Monster High: Freaky, No Longer Fabulous

Sydnee Cho, Staff Artist

Monster High has long been a childhood staple: the multimedia Mattel franchise has garnered loyal fans since 2010. From the freaktastic dolls to the clawsome animated series, there’s no question of Monster High’s popularity. However, with vapid reboots and rebrandings, the franchise has departed from its glory days. The newest Monster High live-action movie musical, “Monster High: The Movie,” released Oct. 6 and directed by Todd Holland, is disappointingly absent of the original flair that drew in fans.

In “Monster High: The Movie,” Clawdeen Wolf (Miia Harris) is a werewolf who finally found a place where she fits in: Monster High. She makes friends with her classmates, the bubbly Frankie Stein (Ceci Balagot) and the fashion-forward Draculaura (Nayah Damasen). As a mad scientist plots to destroy Monster High and Clawdeen Wolf’s attempts to hide her human half, “Monster High: The Movie” circles back to the original franchise’s message: embrace yourself for who you are.

Unfortunately, this seems to be the only similarity between the movie and its source material.

While the character concepts remain the same, they lack their original designs and personalities. The stilted character dynamics and lack of defining traits — such as Clawdeen’s fierceness and Draculaura’s bubbly ditziness resemble none of the original media. Clawdeen’s clumsy and “out of the loop” persona and Draculaura’s cold demeanor are one of many disappointments for old fans.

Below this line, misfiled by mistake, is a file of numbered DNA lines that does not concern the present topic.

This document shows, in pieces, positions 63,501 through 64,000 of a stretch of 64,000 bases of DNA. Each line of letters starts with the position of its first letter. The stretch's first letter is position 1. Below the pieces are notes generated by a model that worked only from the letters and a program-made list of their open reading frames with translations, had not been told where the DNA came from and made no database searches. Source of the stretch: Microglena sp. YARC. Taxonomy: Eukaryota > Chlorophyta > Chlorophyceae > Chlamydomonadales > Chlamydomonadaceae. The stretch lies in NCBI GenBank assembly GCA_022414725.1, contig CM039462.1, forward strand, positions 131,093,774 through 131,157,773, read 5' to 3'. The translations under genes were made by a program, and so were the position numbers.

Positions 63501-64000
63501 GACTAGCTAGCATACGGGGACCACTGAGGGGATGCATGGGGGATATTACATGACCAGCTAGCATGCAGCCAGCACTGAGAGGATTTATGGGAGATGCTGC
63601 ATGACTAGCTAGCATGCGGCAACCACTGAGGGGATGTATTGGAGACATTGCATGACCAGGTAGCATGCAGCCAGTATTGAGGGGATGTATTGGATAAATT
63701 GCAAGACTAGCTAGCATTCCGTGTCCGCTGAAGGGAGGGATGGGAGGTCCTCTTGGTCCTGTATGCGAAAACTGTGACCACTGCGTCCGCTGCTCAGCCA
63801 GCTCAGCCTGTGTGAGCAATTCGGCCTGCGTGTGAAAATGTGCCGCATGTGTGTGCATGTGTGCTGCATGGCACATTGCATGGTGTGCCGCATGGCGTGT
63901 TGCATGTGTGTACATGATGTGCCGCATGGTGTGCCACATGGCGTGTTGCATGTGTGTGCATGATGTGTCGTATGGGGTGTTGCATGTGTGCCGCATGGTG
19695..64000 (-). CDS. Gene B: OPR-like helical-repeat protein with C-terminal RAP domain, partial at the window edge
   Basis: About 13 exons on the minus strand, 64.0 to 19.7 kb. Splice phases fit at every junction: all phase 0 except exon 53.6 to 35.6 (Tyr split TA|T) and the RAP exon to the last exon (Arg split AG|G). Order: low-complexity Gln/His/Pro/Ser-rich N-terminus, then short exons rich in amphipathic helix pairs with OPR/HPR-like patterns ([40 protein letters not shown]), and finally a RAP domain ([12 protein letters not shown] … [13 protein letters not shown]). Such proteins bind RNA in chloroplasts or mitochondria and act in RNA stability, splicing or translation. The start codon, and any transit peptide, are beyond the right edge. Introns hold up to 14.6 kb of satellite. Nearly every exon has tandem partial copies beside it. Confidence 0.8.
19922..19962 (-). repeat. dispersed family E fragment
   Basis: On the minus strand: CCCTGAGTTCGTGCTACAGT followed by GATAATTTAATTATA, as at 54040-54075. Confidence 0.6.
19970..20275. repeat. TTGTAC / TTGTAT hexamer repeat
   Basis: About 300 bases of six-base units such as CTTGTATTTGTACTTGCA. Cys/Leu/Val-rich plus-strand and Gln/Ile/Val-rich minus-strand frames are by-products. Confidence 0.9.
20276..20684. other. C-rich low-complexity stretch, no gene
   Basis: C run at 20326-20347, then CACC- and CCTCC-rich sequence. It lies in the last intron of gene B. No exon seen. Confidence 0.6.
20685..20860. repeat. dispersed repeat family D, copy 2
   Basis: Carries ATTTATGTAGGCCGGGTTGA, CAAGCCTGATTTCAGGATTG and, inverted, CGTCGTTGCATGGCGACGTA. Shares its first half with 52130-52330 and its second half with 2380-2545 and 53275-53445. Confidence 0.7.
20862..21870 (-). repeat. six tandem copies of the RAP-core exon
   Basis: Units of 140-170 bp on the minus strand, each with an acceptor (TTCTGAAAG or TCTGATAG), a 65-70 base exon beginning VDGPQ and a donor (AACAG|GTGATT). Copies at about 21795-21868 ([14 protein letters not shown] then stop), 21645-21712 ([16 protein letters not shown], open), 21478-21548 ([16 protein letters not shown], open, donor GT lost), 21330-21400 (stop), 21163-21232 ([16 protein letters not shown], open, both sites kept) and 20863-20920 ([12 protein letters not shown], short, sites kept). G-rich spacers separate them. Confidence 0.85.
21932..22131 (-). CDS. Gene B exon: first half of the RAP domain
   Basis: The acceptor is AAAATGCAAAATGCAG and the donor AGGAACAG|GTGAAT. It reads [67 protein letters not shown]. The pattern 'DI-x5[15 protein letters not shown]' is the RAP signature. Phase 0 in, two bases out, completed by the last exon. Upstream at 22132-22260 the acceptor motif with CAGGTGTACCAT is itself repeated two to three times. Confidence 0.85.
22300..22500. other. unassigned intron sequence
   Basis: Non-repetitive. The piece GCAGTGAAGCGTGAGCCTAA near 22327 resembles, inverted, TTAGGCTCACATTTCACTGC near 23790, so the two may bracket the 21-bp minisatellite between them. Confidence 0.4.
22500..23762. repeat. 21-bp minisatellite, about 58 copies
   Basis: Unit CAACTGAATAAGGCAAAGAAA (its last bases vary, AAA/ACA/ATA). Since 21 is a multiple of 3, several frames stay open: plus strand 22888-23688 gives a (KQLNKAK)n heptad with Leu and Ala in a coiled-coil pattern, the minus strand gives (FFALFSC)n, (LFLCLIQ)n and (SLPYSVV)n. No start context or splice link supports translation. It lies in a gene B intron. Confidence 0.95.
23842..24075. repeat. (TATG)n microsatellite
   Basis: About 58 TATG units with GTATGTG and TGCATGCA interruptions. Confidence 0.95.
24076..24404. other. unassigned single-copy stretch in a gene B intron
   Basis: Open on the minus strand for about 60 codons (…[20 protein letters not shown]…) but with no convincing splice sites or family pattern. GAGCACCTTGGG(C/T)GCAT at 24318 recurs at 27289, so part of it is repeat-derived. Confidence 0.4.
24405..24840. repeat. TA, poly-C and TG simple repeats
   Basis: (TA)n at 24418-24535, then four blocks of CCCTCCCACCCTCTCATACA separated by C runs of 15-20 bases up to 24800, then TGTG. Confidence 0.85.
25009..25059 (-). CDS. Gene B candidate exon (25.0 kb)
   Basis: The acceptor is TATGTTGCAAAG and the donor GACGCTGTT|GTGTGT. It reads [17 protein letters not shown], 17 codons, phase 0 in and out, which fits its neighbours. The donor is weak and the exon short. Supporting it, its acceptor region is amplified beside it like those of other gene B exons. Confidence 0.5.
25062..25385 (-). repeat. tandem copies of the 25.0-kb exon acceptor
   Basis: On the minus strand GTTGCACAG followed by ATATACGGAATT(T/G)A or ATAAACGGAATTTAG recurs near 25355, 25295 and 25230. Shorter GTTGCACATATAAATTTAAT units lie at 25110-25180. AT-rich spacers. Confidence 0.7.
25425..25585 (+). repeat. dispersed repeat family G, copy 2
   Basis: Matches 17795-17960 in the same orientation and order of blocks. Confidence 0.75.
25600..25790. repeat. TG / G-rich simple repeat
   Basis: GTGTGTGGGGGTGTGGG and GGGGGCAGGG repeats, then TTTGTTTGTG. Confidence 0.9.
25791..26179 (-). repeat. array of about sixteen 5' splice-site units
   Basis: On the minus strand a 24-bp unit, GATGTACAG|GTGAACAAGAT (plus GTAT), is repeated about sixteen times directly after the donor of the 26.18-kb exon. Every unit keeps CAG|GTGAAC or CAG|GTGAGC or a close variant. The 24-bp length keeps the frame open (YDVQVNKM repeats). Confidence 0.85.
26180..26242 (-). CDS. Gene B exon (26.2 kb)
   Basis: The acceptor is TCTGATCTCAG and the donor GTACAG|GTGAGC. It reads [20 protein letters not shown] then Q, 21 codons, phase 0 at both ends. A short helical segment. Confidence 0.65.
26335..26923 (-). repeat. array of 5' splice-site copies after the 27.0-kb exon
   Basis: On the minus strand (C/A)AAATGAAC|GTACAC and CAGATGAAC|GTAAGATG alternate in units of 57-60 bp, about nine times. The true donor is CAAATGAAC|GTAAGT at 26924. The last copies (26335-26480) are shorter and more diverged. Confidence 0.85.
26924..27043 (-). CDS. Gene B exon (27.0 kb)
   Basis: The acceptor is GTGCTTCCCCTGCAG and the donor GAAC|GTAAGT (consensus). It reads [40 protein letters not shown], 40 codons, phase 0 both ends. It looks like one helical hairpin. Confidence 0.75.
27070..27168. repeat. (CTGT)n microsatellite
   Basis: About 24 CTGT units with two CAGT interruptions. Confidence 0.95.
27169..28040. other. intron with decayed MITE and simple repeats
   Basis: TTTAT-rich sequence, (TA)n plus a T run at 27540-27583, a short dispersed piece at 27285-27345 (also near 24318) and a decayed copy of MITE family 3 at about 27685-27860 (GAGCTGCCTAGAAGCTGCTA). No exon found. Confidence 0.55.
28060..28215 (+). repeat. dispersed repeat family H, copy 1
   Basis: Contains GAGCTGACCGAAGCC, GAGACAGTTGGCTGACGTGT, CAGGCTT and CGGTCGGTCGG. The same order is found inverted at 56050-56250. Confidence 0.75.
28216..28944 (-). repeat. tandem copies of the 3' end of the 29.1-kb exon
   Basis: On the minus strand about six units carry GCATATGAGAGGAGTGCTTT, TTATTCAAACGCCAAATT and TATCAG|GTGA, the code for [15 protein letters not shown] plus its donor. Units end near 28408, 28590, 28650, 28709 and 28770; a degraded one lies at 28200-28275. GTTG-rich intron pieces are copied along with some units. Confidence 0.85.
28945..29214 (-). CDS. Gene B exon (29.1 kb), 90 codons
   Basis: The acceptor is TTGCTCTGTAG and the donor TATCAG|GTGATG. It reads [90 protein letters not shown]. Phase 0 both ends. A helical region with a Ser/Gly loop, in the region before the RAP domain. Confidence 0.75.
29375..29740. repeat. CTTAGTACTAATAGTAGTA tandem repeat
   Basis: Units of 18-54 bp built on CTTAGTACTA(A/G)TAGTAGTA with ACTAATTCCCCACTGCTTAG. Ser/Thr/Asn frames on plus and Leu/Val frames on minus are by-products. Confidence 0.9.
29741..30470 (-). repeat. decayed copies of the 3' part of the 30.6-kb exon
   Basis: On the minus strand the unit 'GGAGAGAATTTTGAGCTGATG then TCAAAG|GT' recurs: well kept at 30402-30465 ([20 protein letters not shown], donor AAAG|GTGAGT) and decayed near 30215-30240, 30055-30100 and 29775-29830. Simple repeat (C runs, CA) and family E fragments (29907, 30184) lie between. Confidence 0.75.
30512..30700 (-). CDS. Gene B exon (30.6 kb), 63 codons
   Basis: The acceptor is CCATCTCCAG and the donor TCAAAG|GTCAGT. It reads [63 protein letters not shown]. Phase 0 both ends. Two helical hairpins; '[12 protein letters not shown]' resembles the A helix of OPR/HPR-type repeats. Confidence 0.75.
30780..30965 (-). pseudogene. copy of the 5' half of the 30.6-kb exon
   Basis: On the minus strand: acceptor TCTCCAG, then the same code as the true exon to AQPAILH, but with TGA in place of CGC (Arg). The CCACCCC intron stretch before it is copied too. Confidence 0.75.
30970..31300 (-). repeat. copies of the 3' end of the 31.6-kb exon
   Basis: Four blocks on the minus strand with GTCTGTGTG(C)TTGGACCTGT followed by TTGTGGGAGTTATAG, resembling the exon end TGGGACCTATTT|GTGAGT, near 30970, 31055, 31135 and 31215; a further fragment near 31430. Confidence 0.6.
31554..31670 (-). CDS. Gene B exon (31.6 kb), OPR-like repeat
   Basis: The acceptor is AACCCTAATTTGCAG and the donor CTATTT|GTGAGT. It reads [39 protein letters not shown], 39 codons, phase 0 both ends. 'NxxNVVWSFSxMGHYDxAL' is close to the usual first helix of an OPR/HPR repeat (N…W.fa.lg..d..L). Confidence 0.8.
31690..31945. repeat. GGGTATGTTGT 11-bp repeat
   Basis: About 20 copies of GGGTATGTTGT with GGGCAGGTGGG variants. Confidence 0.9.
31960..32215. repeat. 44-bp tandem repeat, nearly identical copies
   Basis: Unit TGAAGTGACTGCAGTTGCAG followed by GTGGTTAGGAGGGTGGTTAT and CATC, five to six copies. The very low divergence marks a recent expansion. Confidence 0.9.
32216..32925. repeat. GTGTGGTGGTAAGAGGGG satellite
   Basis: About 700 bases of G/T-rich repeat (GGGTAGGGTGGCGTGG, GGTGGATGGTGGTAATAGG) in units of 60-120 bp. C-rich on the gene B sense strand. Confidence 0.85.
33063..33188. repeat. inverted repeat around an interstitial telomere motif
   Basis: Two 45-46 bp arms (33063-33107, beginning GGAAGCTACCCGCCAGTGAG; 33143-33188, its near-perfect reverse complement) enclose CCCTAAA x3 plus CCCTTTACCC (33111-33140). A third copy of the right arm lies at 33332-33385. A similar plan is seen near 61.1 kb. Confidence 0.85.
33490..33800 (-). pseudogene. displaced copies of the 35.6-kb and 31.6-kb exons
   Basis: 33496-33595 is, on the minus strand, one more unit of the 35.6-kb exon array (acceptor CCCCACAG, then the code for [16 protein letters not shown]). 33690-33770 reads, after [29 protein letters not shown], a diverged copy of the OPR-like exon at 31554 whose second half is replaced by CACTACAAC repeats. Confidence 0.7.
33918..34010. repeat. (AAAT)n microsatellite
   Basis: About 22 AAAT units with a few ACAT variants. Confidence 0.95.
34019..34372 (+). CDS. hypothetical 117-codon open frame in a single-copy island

Departing from the trendy, teen-savvy front of their franchise, the new versions market to an even younger audience. In previous movies and animated series, main conflicts focused on dramatized high school problems such as a strict teacher or a hallway crush. The movie cuts out the fun, light-hearted high school shenanigans many enjoy as part of the franchise’s media.

Another defining feature of Monster High was the unique fashion: high heels with monster-themed accessories, miniskirts adorned with cobweb patterns, and various other supernatural motifs that hold up as timelessly chic.

The toned-down approach of the movie makes Monster High lose its appeal, as many children were initially drawn to the eccentric, edgy fashion choices. The outfits of the movie characters neon biker shorts, knee-high ‘mom fit’ skirts in garish patterns, and gaudy sneakers have replaced the prior mini skirts and crop tops. The immature styling in comparison to the trendy, unique style associated with Monster High is a major letdown to those who have always admired the creative character design.

While many may have packed away their Monster High dolls, the iconic franchise will remain fresh in this generation’s minds. An unimaginably dull movie, “Monster High: The Movie” lacks the flair so many before loved. Lamentably, it seems Monster High is set on moving past the fashionable monsters of the original franchise and in a new direction.